One of the key differences between the original dot-com bubble and the Web 2.0 bubble we're entering now is that our servers are a lot cheaper and a lot more powerful. Moore's Law in action isn't exactly news, but the new web is definitely powered by cheap "whatever boxes":
This is a companion discussion topic for the original blog entry at: http://www.codinghorror.com/blog/2006/04/web-2-0-and-the-whatever-box-server.html
Since I’m such an intently lazy person, could I perchance to wonder (rather than bother to research) how powerful a server could one buy from Dell right now at a similar price with similar redundancies and hotswappabilities? You’ve more than made your point anyway, but it’d be nice. And secondhand boxen from auctions are an absolute joy for learning hobbyists.
You will always have the “Are we ready to take the next step” situation.
I actually think it is very few situations where people take the step to early. People always do a lot of research on new machines and technology. But maybe too many take the step too late?
Ether way it is a technical decision that are funny and exciting; switching to new technology and new ground.
But the problem is not what you solve your problems with, but how you solve them.
My manager can easily drag’n’drop together applications from his UML diagram faster then I can enter my console. It will on his new machine perform and he can show it off and give me a display on how worthless my knowledge in pointers and garbage collection is.
But sooner or later the application will start to leak, the database connected has grown too large or some other issue.
I do not fear adopting higher levels of languages but I fear the careless coding.
If you want to compare to scsi fairly, just add $600-800 for the difference. Even still, it’s half the price.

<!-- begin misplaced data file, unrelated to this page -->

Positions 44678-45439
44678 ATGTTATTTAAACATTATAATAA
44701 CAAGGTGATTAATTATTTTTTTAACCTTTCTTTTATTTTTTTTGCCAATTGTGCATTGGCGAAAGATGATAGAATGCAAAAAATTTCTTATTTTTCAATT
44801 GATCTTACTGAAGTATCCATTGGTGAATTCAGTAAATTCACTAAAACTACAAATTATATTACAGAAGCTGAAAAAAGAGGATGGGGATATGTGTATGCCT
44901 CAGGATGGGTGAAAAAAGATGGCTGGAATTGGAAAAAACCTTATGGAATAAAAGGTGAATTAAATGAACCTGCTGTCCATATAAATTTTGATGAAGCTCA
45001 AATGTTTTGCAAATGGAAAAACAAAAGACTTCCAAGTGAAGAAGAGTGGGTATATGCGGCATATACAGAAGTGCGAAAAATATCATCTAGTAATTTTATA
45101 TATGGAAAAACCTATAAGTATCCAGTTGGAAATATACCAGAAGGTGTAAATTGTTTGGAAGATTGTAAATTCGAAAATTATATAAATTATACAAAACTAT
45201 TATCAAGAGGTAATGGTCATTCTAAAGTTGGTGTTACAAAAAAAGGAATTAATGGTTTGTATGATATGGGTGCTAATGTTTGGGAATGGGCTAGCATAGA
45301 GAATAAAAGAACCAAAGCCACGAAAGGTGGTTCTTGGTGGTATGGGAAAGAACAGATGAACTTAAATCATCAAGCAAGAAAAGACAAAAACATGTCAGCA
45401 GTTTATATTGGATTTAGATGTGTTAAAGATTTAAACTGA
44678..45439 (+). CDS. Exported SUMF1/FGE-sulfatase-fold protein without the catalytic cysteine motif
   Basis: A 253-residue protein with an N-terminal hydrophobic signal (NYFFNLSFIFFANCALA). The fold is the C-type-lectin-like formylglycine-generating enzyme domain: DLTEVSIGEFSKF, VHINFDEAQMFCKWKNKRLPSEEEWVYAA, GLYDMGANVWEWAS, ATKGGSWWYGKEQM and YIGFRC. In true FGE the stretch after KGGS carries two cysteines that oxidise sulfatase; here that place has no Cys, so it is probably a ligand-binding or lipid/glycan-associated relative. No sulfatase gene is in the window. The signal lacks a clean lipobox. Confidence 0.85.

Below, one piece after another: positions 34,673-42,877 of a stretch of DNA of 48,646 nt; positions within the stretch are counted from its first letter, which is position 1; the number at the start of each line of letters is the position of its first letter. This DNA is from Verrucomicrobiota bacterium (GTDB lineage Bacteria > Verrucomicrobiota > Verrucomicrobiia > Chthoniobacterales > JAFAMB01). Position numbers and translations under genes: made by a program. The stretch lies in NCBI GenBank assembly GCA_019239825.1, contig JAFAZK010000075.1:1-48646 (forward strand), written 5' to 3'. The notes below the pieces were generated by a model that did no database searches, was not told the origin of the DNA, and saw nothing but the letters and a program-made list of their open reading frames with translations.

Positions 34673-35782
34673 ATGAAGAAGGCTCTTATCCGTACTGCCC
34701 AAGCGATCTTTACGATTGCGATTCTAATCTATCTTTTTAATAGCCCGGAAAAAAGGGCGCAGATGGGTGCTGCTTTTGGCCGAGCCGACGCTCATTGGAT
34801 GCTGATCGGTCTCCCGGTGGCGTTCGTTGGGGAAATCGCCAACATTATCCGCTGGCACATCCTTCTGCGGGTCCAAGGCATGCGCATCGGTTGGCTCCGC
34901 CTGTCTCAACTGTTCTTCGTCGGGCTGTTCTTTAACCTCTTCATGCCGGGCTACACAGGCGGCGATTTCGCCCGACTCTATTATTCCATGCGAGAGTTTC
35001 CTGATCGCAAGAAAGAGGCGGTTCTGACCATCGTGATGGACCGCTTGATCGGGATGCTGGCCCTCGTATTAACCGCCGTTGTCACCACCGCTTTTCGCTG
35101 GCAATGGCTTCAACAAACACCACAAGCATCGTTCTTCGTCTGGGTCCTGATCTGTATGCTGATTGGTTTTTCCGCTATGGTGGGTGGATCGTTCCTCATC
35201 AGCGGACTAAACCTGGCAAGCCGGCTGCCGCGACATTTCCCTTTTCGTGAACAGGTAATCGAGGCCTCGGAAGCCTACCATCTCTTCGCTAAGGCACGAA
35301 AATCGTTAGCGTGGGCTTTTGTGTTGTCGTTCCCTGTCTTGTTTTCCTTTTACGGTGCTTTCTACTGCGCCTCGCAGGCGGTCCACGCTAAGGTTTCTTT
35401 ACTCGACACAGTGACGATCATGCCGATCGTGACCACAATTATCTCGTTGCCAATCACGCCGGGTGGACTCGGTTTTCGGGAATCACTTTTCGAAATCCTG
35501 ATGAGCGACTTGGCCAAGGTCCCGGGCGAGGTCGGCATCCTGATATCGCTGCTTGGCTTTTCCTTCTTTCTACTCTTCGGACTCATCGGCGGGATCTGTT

It is shocking how different the tech world is from the time when NT 4 and SunOS 5 were king, especially when it comes to management of networks. I occasionally find myself thinking, it’s a shame they only had 1 GHz ten years ago - until I remember that it was only 6!
The captcha really must be done in green, or blue, or any other color, perhaps a random one. Or maybe I’m just goofing off too much.
how powerful a server could one buy from Dell right now at a similar price with similar redundancies and hotswappabilities?
There were two reasons we opted to build our own:
Dell has an unholy pact with Intel, so we’d be stuck with Intel Inside. And Intel’s Xeon CPUs are currently quite inferior to the AMD Opteron/Athlon64.
The Dell machine was about 2x the price for similar (but more hot-swappable) stuff. I’d guesstimate $4k+, possibly even $5k.
any other color
I’ve been approaching this the other way in my datacenter; I’ve been buying up (off ebay, natch) as many $100 servers as I can. This buys me dual PIII@900mhz, 1GB ram, dual scsi HDs. This is the box that used to cost $4K not so many years ago- and at these costs, I can afford to buy ten and make them redundant- and since everything gets filtered by a 100Mhz feed anyway (slightly slower than a 1x CDrom drive), it pretty much keeps up. So I can run yesterday’s eminently suitable hardware- at 2.5% of the cost.
I just checked the Dell site and the closest 2006 config to our $1,750 newegg homebrew is the PowerEdge 2850 in “Enhanced” config:
- Dual Xeon 3.0 GHz
- Dual 74GB 10k SCSI
- 4GB RAM
- dual 1000baseT network
As I said, expensive, and the P4 Xeons underperform the AMD equivalents by a pretty wide margin.
So I can run yesterday’s eminently suitable hardware- at 2.5% of the cost.
That’s clever, as long as you have an app that scales proportionally across many server nodes!
Dell stuff is a lot cheaper when you A) get a rep and B) buy it at the end of their fiscal quarter
I love how the server is on casters. We had some similar servers at one of my old jobs.
What’s also remarkable is that you can get all those server features in a 2U formfactor!
Captcha: you just know it’s an experiment by Jeff to show that most captcha solutions are overly complicated.